Banking on a defense that at all three levels didn’t give up any big plays and made several huge ones, Chesterton pitched its third shutout of the season, this one at the expense of Lake Central, 21-0 at home Friday night.
Up front, Devin Sain chased the quarterback down the line and produced a strip-sack fumble. On a special-teams play, lineman Jordan Hughes picked up an errant punt snap and looked to be on his way to his second fumble-return touchdown of the season until being tripped up by one of his blockers.
In the middle, Keegan Wrigley intercepted a pass for the second week in a row and third time this season. Gage DeMarco and Matt McCracken repeatedly made tackles in the backfield, and senior reserve Duke Schaller rewarded his coach’s decision to give him the most playing time of his career with a big night.
In the back, Brant Westphal intercepted a pass for the second consecutive week, and Dane Snemis did strong work as a blitzer batting down a pass and as a run-stopper all night.
It added up to another dominant night from coordinator John Snyder’s defense, which has not been scored upon in 10 consecutive quarters: the second half vs. Valparaiso, followed by back-to-back shutouts of Portage and Lake Central. Crown Point visits Chesterton on Friday night to face a defense that has allowed 7.14 points per game.
As for what Chesterton’s offense will look like from week to week, that’s not as predictable.
A prolific passing machine triggered by talented, experienced quarterback Chris Mullen early in the season, the Trojans have suffered from excessive dropped passes in recent weeks. Conversely, a running game that sputtered early behind an offensive line with four new starters, is on the incline.
For the first time, Mullen did not throw a touchdown pass. He has 17 this season and just one interception.
In a big script-flip from the norm, Chesterton rushed for 190 yards and threw for 73 yards.
“It’s never like that,” junior Ethan Troy said.
Sophomore running back Garrett Lewis put the Trojans on the board early in the first quarter with a 55- yard touchdown run along the right sideline. In the second half, Troy scored on runs of 17 and 31 yards, and just might have left a bruise with a vicious stiff arm he planted on a defender who otherwise would have tackled him. The original plan called for Troy, “hobbled a little lately,” according to Peterson, to play limited action. He did not play at all against Portage. When Lewis left the game with an arm injury late in the first half, Troy’s role expanded.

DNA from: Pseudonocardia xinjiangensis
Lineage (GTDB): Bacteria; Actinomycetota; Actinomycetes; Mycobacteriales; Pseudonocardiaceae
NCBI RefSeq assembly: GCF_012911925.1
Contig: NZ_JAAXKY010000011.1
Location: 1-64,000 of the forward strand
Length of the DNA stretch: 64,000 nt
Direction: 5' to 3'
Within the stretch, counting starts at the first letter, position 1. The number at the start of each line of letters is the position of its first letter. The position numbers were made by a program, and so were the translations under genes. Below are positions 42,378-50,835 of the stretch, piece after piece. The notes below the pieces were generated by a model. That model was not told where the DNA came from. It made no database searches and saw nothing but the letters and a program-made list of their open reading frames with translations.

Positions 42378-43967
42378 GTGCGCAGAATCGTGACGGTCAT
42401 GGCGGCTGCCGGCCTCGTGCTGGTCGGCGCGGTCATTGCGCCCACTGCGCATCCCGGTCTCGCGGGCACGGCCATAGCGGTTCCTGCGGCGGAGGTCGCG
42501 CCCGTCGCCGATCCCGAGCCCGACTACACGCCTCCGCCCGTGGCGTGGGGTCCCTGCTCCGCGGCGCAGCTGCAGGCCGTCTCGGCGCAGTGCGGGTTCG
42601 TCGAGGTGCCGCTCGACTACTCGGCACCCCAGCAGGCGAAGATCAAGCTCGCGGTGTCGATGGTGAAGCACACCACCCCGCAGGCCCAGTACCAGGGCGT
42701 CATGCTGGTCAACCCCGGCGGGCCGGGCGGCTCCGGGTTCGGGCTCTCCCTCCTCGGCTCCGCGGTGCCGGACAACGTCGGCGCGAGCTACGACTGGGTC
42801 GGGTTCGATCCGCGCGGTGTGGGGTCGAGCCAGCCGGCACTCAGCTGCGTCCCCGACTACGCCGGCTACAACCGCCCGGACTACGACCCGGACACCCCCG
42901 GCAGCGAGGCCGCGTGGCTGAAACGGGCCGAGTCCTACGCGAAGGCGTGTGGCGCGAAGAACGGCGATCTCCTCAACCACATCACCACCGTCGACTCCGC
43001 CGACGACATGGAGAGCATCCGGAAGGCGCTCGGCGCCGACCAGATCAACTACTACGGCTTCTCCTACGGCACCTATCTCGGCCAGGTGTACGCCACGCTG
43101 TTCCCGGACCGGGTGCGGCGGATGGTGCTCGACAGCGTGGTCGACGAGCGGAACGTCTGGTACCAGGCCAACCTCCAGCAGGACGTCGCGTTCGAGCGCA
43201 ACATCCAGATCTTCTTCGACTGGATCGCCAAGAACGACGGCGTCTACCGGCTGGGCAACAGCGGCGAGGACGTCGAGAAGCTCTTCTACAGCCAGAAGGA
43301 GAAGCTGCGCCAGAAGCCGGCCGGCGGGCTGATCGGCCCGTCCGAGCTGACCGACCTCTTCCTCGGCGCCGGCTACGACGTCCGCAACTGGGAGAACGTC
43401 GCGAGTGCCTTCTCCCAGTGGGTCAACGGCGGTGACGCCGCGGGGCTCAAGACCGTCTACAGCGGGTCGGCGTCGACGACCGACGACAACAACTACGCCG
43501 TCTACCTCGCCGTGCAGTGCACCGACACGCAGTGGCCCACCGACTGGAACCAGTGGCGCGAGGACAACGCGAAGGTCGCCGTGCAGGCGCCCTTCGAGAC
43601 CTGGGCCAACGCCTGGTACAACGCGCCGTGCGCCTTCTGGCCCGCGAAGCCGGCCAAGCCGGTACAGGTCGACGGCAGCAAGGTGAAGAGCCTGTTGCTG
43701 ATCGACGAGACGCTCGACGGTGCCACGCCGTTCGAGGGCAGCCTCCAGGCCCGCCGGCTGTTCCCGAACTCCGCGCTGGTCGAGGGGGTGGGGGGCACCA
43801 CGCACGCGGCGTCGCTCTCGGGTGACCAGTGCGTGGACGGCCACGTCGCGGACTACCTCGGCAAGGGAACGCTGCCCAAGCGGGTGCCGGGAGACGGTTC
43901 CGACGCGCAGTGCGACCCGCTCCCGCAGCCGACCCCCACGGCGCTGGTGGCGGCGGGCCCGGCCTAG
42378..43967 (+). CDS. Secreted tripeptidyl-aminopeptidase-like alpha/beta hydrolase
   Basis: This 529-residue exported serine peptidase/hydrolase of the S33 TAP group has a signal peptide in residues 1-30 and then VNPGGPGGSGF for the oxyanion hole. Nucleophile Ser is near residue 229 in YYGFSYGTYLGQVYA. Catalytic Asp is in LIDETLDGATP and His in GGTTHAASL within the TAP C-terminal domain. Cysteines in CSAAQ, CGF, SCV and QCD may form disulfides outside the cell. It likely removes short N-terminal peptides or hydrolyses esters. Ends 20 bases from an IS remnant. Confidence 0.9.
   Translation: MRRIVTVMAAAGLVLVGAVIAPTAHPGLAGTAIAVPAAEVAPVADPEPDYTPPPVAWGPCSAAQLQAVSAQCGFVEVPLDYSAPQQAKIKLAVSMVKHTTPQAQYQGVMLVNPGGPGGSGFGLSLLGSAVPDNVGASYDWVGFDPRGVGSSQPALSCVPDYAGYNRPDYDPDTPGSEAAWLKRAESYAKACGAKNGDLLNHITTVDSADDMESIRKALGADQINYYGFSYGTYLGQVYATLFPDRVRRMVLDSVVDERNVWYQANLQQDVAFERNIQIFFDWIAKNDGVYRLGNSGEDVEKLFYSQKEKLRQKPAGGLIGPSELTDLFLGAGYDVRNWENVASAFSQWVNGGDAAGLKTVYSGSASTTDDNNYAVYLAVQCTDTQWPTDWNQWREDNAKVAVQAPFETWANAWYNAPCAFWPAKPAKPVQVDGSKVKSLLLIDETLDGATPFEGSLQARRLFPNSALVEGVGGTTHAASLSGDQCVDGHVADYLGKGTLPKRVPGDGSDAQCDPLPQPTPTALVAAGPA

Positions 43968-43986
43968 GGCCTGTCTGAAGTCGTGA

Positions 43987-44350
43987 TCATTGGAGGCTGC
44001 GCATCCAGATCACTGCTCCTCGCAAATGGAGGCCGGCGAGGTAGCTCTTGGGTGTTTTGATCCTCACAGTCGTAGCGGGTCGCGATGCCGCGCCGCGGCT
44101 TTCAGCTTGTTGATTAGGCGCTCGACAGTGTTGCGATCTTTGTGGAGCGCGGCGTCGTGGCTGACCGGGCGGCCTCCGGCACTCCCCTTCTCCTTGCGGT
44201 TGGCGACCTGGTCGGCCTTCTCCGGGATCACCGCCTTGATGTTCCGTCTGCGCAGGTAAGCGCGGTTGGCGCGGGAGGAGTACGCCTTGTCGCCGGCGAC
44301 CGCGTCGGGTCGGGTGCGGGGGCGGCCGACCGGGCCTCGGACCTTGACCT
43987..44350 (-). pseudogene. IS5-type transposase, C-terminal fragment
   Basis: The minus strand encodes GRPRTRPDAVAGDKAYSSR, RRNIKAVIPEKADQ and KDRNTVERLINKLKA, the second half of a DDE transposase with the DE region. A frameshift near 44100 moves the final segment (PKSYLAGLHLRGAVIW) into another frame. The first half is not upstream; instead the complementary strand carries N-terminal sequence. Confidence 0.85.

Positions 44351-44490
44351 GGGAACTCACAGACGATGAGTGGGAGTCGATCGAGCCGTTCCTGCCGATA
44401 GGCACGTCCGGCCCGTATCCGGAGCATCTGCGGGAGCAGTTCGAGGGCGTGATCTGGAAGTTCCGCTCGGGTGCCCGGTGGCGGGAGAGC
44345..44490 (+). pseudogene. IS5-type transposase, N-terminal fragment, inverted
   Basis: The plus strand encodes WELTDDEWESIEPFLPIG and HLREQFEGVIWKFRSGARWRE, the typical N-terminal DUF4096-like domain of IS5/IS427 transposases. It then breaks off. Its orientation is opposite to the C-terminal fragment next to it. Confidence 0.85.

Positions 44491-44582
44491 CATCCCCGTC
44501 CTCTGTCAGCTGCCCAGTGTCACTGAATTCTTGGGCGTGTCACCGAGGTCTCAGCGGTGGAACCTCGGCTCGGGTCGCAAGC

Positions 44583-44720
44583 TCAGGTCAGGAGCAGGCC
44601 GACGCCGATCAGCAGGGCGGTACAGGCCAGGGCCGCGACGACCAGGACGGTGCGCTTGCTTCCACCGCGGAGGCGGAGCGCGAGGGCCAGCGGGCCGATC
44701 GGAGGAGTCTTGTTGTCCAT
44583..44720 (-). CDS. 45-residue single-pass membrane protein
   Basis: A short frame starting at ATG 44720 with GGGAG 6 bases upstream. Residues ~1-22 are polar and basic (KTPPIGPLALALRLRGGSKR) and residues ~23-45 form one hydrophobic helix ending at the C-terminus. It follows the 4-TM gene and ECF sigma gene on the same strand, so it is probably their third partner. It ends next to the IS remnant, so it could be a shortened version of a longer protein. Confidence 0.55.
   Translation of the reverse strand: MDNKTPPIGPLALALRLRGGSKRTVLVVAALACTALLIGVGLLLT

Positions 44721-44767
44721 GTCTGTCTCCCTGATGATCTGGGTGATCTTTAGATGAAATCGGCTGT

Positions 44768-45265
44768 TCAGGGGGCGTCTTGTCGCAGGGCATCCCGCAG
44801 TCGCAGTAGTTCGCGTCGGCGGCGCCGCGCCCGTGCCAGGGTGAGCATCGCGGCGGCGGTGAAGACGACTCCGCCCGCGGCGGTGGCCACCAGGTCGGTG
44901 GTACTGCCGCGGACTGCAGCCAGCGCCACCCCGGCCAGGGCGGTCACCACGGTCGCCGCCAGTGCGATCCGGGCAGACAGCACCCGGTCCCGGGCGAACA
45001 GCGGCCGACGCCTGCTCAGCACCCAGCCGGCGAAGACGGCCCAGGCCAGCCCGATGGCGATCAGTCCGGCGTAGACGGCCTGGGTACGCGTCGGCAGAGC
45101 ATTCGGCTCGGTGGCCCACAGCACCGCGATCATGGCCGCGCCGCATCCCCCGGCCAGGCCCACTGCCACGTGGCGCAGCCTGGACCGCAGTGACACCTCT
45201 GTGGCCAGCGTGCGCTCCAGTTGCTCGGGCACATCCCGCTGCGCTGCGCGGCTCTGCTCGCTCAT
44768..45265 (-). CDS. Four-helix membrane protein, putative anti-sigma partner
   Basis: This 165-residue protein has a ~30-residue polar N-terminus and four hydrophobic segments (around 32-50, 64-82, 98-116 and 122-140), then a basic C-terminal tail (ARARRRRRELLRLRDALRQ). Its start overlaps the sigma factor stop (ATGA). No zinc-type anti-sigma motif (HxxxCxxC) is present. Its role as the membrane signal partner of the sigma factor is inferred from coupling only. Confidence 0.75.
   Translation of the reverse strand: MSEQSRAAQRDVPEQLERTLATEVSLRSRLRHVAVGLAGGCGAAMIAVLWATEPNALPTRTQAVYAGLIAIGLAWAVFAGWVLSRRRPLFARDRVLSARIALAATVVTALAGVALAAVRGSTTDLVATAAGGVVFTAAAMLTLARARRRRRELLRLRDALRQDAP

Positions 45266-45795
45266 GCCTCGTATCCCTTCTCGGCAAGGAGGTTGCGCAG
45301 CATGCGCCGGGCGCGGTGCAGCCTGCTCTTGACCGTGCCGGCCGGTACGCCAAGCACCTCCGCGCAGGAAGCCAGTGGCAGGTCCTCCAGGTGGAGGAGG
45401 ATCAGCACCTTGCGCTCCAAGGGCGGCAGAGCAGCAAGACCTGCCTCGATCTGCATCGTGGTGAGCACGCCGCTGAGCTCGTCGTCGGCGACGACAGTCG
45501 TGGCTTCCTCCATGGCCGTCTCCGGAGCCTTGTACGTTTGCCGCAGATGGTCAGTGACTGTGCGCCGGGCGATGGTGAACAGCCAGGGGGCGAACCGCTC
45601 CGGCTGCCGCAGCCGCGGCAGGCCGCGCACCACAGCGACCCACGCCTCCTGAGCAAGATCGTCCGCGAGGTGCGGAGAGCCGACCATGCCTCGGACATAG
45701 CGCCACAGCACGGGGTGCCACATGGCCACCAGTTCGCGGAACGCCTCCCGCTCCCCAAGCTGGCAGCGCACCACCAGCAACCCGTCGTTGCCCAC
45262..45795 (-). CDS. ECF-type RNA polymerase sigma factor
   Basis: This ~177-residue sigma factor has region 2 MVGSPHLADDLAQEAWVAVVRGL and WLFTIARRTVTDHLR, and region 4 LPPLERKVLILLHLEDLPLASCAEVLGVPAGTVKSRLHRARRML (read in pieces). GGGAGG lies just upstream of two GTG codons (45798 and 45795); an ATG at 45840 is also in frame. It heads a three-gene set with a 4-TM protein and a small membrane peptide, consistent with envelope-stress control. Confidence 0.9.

“Being able to put that together is going to be a key component for us these last two conference games and certainly getting ready for the postseason, we’ve got to be able to put them (run game and pass game) together,” Peterson said.
Running games start with blocks, regardless of whether it’s Troy or Garrett carrying the football.
“We’ve had a young and inexperienced group up front,” Peterson said. “They’re not young anymore. They’re not inexperienced, so I think that’s kind of some of the progression of our growth, and our development.”
Troy traced the strong rushing attack in the second half to high-volume inspiration delivered at halftime by offensive line coach Luke Eliser.
“I’ve never heard him yell like that,” Troy said. “He was going crazy.” It worked.
“I didn’t play much the first half, but when I did play a little bit, there was nothing there,” Troy said. “Second half, there were holes on holes. … If we could get a run game on (top of) our passing, with our defense, we could be awesome.”
The defense that started the season in bend-but-don’t break mode, doesn’t even bend anymore and is starting to put the ball on the tee for the offense with multiple turnovers.
The most impressive was delivered by Sain, a former cornerback playing defensive end and still running with the burst of a defensive back. He used it running horizontally behind the line to catch quarterback Luke Neidy from behind to force a fumble and then recovered it.
“I saw the play coming and I read it right, so I shook the ball, and once I shook it, I crawled into it,” Sain said. “I played that right.”
An experienced defensive coaching staff is showing the Trojans what to expect and how to react, and the players are executing the instructions better by the week.